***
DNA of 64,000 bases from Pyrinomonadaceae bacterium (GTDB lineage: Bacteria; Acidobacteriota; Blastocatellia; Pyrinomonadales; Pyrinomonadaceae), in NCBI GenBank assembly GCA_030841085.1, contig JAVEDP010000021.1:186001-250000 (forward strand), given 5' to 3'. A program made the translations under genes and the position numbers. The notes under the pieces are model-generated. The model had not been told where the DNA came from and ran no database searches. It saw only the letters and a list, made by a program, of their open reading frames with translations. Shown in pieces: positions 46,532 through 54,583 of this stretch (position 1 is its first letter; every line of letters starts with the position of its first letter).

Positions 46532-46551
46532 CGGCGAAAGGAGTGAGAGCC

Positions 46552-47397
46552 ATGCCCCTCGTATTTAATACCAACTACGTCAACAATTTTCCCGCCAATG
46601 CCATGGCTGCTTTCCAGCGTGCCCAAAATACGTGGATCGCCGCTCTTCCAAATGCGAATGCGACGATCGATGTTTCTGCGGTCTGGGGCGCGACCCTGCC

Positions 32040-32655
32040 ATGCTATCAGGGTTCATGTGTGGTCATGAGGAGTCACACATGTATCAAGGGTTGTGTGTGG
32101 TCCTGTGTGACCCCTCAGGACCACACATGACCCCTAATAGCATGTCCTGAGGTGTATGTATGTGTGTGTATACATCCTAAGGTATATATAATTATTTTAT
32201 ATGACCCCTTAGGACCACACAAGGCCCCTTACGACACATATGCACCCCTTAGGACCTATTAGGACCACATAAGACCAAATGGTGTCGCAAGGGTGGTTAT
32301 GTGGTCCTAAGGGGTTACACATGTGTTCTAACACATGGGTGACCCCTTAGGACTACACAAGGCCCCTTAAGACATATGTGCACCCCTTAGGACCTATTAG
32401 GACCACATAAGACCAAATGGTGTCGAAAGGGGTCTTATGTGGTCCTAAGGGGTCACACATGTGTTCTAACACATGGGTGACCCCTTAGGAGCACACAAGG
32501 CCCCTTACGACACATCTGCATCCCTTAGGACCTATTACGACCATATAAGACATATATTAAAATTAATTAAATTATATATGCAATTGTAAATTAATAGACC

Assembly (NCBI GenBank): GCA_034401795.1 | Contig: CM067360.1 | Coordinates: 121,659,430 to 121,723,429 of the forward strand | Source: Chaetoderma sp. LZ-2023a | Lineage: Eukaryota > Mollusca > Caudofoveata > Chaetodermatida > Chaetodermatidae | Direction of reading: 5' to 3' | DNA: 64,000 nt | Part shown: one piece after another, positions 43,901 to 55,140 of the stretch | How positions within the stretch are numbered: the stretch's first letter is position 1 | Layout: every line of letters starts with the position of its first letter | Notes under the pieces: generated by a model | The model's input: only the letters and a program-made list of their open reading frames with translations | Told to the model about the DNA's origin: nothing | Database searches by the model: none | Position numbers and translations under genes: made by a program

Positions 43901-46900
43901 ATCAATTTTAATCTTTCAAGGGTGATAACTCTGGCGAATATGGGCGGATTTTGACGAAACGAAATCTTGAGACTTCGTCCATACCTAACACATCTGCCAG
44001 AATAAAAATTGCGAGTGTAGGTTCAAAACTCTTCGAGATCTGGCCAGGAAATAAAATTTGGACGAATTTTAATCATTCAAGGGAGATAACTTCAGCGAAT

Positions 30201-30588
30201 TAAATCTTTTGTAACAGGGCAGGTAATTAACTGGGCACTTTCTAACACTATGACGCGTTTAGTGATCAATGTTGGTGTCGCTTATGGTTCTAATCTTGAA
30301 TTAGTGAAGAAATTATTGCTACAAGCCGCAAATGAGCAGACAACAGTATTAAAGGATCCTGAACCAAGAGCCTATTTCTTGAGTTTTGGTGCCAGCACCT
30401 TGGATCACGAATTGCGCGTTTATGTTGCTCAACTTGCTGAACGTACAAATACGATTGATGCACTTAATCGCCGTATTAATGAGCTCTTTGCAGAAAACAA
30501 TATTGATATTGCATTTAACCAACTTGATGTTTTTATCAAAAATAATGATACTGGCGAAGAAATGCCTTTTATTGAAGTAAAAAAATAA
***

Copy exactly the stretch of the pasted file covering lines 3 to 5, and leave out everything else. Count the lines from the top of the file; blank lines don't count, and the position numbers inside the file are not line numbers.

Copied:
46532 CGGCGAAAGGAGTGAGAGCC

Positions 46552-47397
46552 ATGCCCCTCGTATTTAATACCAACTACGTCAACAATTTTCCCGCCAATG